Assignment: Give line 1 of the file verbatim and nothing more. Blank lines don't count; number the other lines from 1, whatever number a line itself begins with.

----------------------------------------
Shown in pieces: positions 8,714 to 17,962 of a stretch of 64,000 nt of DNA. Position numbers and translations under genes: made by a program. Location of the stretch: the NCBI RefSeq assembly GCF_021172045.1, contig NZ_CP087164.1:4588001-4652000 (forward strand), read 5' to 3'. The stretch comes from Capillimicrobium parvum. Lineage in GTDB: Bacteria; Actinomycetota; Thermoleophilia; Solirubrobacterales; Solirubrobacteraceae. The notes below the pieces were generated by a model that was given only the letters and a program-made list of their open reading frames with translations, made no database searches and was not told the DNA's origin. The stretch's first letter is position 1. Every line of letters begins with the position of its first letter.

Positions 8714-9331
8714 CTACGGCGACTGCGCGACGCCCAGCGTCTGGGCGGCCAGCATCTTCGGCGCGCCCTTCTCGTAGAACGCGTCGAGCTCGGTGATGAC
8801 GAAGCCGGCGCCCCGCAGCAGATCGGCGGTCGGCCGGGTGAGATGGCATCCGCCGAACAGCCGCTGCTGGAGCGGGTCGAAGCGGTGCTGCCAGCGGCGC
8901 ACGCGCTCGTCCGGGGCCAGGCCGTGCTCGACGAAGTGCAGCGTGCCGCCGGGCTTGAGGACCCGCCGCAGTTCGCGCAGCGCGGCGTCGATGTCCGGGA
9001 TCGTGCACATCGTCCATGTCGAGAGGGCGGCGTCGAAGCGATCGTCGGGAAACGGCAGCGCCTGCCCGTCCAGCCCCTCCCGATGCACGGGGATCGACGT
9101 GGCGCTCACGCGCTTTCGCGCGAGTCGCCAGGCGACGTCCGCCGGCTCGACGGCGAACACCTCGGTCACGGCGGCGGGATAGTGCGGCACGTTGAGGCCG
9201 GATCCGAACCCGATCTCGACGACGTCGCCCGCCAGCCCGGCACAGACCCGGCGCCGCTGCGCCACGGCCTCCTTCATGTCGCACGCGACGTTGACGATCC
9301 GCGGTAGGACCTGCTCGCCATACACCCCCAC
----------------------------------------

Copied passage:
Shown in pieces: positions 8,714 to 17,962 of a stretch of 64,000 nt of DNA. Position numbers and translations under genes: made by a program. Location of the stretch: the NCBI RefSeq assembly GCF_021172045.1, contig NZ_CP087164.1:4588001-4652000 (forward strand), read 5' to 3'. The stretch comes from Capillimicrobium parvum. Lineage in GTDB: Bacteria; Actinomycetota; Thermoleophilia; Solirubrobacterales; Solirubrobacteraceae. The notes below the pieces were generated by a model that was given only the letters and a program-made list of their open reading frames with translations, made no database searches and was not told the DNA's origin. The stretch's first letter is position 1. Every line of letters begins with the position of its first letter.